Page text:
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March 24, 1988 - Image 8

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The Michigan Daily, 1988-03-24

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Page 8 -The Michigan Daily-Thursday, March 24, 1988

I

'The Coronation of

Poppea' presents

updated

look

at

By David Hoegberg
Monteverdi's The Coronation of
Poppea opens tonight at Lydia
Mendelssohn Theatre in a University
School of Music opera production.
The opera will be sung in English
by a double cast of student singers,
with members of the University
Symphony Orchestra in the 17 piece
orchestra.
The libretto by Francesco
Busenello deals with the love of the
notorious Roman Emperor Nero for
Poppea, mistress of one of his gen-
erals, Ottone. Nero banishes Ottone
and his own wife, Octavia, in order
to make Poppea his Empress. It is a
dark story in which lust and political
ambition triumph over virtue, and it
reflects the political and ethical at-
mosphere of Monteverdi's own time
as much as that of ancient Rome.
Director Jay Lesenger's Post-
modernist production shines the
spotlight on our times as well. "It's

a cross between Tacitus and Dy-
nasty," Lesenger says. "It's about
today's headlines." Lesenger uses
Monteverdi as Monteverdi used
Nero, to comment on existing cor-
ruptions through theatrical sugges-
tion. "We have not changed the
names or the content of the story to
make it 'topical,"' he cautions.
"We've only updated the opera's
look."
Post-modernism, Lesenger ex-
plains, is primarily an architectural
school that revives the lines and
symmetries of classical Greek and
Roman architecture, blending them
with modern colors and materials.
This mode of design was a perfect
choice for Poppea because of its
Roman influence. When Poppea was
composed in 1642 Italy was in the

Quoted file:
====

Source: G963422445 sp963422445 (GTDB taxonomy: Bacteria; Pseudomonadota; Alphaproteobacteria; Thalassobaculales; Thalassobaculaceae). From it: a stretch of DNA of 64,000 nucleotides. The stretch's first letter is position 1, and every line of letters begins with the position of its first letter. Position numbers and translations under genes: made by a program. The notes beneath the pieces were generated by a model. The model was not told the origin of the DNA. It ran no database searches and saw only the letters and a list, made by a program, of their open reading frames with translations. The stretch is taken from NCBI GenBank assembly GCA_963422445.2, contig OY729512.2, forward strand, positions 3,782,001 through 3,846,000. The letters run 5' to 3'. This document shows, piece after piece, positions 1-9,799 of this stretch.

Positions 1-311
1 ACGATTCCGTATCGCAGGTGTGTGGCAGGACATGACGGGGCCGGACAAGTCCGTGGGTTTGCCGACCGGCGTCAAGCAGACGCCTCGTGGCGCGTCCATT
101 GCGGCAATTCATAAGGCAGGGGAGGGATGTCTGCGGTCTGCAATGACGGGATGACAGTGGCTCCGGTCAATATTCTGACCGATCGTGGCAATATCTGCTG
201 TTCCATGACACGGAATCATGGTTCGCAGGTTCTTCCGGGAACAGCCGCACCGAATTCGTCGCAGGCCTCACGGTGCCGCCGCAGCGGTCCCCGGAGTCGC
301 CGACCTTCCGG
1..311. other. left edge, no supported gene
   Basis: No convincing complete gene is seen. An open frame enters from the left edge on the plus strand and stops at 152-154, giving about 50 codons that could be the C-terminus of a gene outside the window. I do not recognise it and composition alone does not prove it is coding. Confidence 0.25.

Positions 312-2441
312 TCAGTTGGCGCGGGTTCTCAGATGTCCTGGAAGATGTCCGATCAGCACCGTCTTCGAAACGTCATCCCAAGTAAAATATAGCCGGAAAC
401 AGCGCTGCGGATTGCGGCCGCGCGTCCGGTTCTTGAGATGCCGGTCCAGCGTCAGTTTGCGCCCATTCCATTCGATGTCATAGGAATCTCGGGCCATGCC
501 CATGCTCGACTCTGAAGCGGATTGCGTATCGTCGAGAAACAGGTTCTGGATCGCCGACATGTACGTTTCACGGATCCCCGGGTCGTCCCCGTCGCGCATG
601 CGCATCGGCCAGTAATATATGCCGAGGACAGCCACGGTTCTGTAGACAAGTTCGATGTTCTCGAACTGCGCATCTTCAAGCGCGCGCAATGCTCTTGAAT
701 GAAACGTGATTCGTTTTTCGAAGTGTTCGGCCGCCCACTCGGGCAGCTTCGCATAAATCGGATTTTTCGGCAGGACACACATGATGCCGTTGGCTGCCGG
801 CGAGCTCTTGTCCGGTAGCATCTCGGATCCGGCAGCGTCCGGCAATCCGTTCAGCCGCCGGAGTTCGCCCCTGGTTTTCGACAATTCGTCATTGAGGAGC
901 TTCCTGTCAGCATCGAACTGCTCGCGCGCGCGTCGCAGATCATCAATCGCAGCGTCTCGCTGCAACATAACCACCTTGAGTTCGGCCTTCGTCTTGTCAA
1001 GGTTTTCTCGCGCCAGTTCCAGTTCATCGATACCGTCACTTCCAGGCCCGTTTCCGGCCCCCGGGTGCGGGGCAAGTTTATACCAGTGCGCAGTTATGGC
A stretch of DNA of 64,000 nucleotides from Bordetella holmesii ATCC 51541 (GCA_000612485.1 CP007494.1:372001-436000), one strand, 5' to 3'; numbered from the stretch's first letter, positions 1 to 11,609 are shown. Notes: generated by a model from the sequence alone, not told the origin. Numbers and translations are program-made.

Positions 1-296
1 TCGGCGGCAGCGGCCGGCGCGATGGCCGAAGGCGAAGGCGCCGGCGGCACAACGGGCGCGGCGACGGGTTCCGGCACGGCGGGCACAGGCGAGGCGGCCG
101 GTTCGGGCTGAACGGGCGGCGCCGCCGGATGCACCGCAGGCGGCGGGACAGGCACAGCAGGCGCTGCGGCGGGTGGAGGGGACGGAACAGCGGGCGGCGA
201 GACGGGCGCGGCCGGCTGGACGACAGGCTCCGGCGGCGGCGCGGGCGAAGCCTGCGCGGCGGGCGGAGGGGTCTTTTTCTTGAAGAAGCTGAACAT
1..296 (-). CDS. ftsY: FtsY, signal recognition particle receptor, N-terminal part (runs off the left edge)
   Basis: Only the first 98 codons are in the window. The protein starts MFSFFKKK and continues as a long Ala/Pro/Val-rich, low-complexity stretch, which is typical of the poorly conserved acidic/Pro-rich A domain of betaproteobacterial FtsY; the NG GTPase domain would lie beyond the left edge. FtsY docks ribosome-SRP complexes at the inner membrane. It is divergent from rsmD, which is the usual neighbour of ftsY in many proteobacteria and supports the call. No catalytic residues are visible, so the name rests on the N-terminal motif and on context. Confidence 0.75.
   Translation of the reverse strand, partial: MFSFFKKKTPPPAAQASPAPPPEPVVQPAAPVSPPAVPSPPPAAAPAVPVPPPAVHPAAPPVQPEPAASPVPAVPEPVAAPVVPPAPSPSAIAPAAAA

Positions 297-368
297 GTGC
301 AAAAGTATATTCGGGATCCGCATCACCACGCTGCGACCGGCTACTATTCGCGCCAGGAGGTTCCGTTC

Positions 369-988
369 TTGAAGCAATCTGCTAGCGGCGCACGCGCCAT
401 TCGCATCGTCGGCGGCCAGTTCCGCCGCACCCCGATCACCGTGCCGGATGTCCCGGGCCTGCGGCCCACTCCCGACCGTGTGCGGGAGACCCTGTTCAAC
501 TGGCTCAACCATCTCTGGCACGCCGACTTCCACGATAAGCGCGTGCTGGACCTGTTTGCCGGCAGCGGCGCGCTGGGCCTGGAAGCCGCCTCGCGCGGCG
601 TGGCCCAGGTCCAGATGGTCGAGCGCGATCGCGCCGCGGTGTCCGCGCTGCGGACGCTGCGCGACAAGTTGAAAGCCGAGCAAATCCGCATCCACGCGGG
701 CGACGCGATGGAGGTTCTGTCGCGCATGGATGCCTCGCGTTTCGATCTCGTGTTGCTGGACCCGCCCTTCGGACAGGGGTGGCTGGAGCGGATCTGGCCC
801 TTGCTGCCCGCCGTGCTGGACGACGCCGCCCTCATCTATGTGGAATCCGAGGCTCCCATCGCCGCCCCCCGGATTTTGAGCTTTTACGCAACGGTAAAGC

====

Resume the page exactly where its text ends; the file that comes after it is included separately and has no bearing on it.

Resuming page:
midst of another Roman revival.
Monteverdi took a page out of Ro-
man history and blended it with
modern music to make one of the
first and greatest operas of the pe-
riod.

hics and
Today Monteverdi's music won't
sound modern to most ears. Lesen-
ger's word for it is "transparent."
"The sound is more transparent than
we're used to. It doesn't have the
dense harmonies and orchestration of
familiar Romantic music."
Then again, density is itself out
of vogue in some circles and trans-
parency is beginning to sound mod-
ern again. Certainly the recent early
music revival has increased public
appreciation for the lighter and
clearer textures of Baroque music.
The opera's conductor, Edward Par-
mentier, has spearheaded this revival
in Ann Arbor through his work as
harpsichordist with the renowned Ars
Musica group and the American
Baroque Ensemble. The choice of
Parmentier as conductor has given
orchestra members an exciting op-
portunity to learn from him about
Baroque performance practices. Al-
though the orchestra's instruments
will be used in the performance and

Parmentier will conduct from the
harpsichord.
Along with the updated look goes
stage action. Lesenger expects the
production to be "provocative."
"Opera goers aren't used to seeing
this much physical contact, but the
opera is about sex, politics, and cor-
ruption. You can't have characters
who are singing about sexual pas-
sion stand ten feet from each other as
they did in Monteverdi's day. Mod-
ern audiences won't buy it." So ex-
pect a hard-hitting and provocative